Following violent disputes pertaining to China’s overextending of business into Vietnam waters, Vietnam has stopped its protests. China has evacuated 3,000 of its workers and citizens in order to protect them from harassment. Multiple reports of protestors vandalizing and attacking Chinese workers and China owned business have surfaced since the protests began. On Sunday, two chartered flights were arranged by China to bring nearly 300, mostly injured, workers from the hostile area. Two Chinese citizens were killed during the violence, and the highest volume of altercations was in the central coast province of Ha Tinh.
When the demonstrations in Vietnam took a dangerous turn last week, the country’s government made a strict vow to stop any continuation of the unruly protests. They have followed through on their vow, after several arrests were made -according to eyewitness accounts- of groups starting to organize demonstrations. Xinhua, the Chinese news source, stated that the country’s Ministry of Transport is planning on sending five ships to continue to evacuate those in danger. Following China’s introduction of a $1 billion oil rig into Vietnam’s EEZ (Economic Exclusive Zone), protests began and escalated quickly. Protestors attacked foreign factories and establishments, especially those owned by China. Eyewitness accounts detail rioting, looting, and burning of these establishments.
Vietnamese authorities originally tolerated the protests. However, once the instances of vandalism and injury were reported, the Vietnam government intervened immediately to stop any form of protest. Text messages were sent from the government to cell-phone users in the country urging that no one participate in the illegal protests that cause disorder and threaten public safety. Chinese government officials have been continuously urging the Vietnamese government to intervene against its citizens since the outcry first began. Vietnam officials obliged, following the arrests of hundreds of suspects. Vietnam’s Minister of Public Security, Tran Dai Quang, told reporters that the attacks are regrettable, and dozens of officers were injured trying to mitigate the ordeal. Van Cung, a retired army colonel who was participating in the revolt, stated that the intention of the protest was to support the government in chasing away the oil rig.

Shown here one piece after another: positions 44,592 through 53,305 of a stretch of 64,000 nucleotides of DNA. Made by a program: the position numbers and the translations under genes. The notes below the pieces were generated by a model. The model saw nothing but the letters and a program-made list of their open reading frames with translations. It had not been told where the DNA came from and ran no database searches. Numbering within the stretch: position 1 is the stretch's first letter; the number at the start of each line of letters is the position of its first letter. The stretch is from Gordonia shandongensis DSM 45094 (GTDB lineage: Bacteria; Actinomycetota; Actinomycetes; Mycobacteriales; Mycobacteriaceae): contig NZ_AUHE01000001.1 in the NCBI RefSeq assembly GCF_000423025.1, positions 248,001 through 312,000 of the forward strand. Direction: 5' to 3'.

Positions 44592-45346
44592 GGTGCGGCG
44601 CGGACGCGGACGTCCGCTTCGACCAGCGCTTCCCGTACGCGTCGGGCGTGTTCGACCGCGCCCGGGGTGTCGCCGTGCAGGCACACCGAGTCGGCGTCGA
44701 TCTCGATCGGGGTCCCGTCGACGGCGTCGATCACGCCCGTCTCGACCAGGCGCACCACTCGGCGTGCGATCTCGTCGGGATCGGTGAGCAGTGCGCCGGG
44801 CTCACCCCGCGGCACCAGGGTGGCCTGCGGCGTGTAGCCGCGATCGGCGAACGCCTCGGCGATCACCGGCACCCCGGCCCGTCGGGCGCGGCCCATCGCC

The disputes are not only confined to land. Vietnam officials criticized China of behaving aggressively by sending military ships to the area surrounding the oil rig. Vietnam has issued the demand for the removal of the oil rig from disputed waters. An official from the Vietnamese Fisheries Surveillance Department told reporters that China had 119 ships protecting the rig, including: fishing boats, coast guard vessels, and warships. The official also reported that the Chinese ships were attempting to provoke Vietnamese vessels by firing water cannons and ramming them. China accused the Vietnamese vessels of similar actions, citing that they have been attempting to disrupt the drilling operations of their oil rig. Fang Fenghui, the chief of the Chinese People’s Liberation Army, stated that they are not trying to causing trouble, but they are not afraid of it. Analysts describe the aggressive actions taken by Vietnamese inhabitants as the product of years of frustration with “bullying” from China and its businesses. Trade between the two countries was valued at $50 billion in 2013.
By Andres Loubriel